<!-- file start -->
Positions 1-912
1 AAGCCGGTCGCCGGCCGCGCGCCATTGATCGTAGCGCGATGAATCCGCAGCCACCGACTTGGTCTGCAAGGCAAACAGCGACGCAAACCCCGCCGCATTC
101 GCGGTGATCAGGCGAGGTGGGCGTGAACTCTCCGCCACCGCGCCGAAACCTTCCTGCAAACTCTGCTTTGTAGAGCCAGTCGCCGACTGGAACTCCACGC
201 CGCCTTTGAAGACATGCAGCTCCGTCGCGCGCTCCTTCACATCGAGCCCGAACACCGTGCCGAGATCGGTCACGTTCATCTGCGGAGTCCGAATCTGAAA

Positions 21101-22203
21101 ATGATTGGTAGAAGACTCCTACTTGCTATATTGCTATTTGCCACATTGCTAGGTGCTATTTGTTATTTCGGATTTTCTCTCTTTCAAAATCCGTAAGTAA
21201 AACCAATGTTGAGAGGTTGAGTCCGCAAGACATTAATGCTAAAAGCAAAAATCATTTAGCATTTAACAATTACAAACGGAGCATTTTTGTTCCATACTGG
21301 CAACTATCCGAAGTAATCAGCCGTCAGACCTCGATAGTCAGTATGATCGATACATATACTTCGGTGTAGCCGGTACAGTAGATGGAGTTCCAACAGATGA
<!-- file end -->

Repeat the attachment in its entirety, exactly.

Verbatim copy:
Positions 1-912
1 AAGCCGGTCGCCGGCCGCGCGCCATTGATCGTAGCGCGATGAATCCGCAGCCACCGACTTGGTCTGCAAGGCAAACAGCGACGCAAACCCCGCCGCATTC
101 GCGGTGATCAGGCGAGGTGGGCGTGAACTCTCCGCCACCGCGCCGAAACCTTCCTGCAAACTCTGCTTTGTAGAGCCAGTCGCCGACTGGAACTCCACGC
201 CGCCTTTGAAGACATGCAGCTCCGTCGCGCGCTCCTTCACATCGAGCCCGAACACCGTGCCGAGATCGGTCACGTTCATCTGCGGAGTCCGAATCTGAAA

Positions 21101-22203
21101 ATGATTGGTAGAAGACTCCTACTTGCTATATTGCTATTTGCCACATTGCTAGGTGCTATTTGTTATTTCGGATTTTCTCTCTTTCAAAATCCGTAAGTAA
21201 AACCAATGTTGAGAGGTTGAGTCCGCAAGACATTAATGCTAAAAGCAAAAATCATTTAGCATTTAACAATTACAAACGGAGCATTTTTGTTCCATACTGG
21301 CAACTATCCGAAGTAATCAGCCGTCAGACCTCGATAGTCAGTATGATCGATACATATACTTCGGTGTAGCCGGTACAGTAGATGGAGTTCCAACAGATGA